How to Save Money By Installing Your Own Electrical Wiring

Installing your own electrical wiring can seem like a daunting task, but with the right preparation and safety precautions, it can also be a great way to save money on your next renovation or new construction project. As an avid DIYer and homeowner looking to cut costs, I found that with careful planning and attention to detail, I was able to safely install new electrical circuits and wiring in my home.

Researching Electrical Codes and Getting Necessary Permits

The first step in any electrical project is understanding the local and national electrical codes that apply to your area. I consulted my local jurisdiction's website to find the adopted electrical code, which provided key information on required wiring sizes, outlet and junction box fill limits, required GFCI and AFCI protections, and more. I also researched national electrical codes like the NEC for additional details.

Knowing the code requirements helped me plan my wiring project to meet the minimum standards. I also made sure to pull all necessary permits before starting, which most jurisdictions require for any significant electrical work. This ensured my work would be inspected for safety. The permit office was also helpful for answering questions I had throughout the process.

Choosing the Right Wire Size and Type

Choosing the appropriate wire size and type for your needs is critical for safety and proper functionality. I used the NEC requirements for minimum wire sizes based on the circuit amperage and voltage. For standard 15A and 20A 120V branch circuits, I used 12 AWG and 14 AWG copper wiring respectively. I also chose quality THHN/THWN-2 wire with stranded conductors for flexibility and ease of installation.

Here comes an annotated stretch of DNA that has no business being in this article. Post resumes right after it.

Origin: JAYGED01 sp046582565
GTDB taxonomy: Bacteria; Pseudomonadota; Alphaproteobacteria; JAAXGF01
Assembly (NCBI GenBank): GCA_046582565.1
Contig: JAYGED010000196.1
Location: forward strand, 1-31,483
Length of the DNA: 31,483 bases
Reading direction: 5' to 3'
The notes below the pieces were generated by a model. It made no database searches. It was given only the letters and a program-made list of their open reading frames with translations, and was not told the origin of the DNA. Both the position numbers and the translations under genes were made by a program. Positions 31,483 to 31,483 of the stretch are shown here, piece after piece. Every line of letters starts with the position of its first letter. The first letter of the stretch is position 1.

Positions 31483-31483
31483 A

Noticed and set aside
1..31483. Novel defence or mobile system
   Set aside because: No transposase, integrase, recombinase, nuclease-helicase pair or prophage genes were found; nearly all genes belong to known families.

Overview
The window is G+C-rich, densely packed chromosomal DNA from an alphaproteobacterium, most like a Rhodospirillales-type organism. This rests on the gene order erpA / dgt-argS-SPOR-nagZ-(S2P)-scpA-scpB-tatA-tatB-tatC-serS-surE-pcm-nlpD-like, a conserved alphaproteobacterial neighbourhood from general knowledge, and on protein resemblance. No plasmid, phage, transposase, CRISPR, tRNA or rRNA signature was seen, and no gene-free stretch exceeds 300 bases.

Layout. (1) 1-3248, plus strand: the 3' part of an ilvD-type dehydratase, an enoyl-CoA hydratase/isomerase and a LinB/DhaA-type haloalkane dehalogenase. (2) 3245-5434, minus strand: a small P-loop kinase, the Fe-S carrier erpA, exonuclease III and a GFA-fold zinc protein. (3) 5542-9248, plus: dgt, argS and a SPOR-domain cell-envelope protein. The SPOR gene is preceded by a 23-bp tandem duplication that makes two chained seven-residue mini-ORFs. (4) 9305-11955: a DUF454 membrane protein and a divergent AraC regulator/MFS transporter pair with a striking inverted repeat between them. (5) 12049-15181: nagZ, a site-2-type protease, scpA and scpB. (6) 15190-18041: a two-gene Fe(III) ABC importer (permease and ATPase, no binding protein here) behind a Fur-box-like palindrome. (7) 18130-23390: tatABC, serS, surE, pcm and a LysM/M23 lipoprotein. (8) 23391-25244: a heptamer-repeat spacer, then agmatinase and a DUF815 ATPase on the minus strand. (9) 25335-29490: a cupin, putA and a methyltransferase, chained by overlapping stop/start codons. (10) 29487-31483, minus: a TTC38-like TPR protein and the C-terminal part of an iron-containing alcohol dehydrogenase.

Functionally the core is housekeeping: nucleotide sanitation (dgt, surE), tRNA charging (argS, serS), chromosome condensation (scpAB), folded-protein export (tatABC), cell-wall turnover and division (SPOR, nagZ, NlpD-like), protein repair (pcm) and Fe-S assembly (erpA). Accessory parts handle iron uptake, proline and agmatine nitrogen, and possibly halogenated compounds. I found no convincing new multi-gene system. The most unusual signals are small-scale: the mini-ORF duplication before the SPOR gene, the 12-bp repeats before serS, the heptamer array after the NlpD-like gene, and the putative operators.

For circuits with larger loads like electric water heaters and AC units, I opted for 10 AWG wire as required by the code. I also used UF-B wire rated for direct underground burial when wiring detached garages and outbuildings. Carefully selecting the correct wire drastically reduces the risk of fires from undersized conductors.

Using Proper Tools and Safety Equipment

Installing home electrical wiring requires specialized tools for cutting, stripping, and joining wires. I invested in a quality wire stripper, linesman pliers, a voltage tester, and a clamp style ammeter to safely measure current. I also gathered necessary safety equipment like electrical gloves, glasses, and arc flash protective clothing for working on live circuits.

For cutting holes through studs and joists for running wiring, I used a multi-tool for precision and safety. I avoided attempting electrical work without the right tools, proper PPE, and basic electrical knowledge, as mistakes can be fatal. Ensure you are prepared before taking on complex tasks like installing circuit breakers and connecting wires to outlets and switches.

Planning Circuits and Installation Locations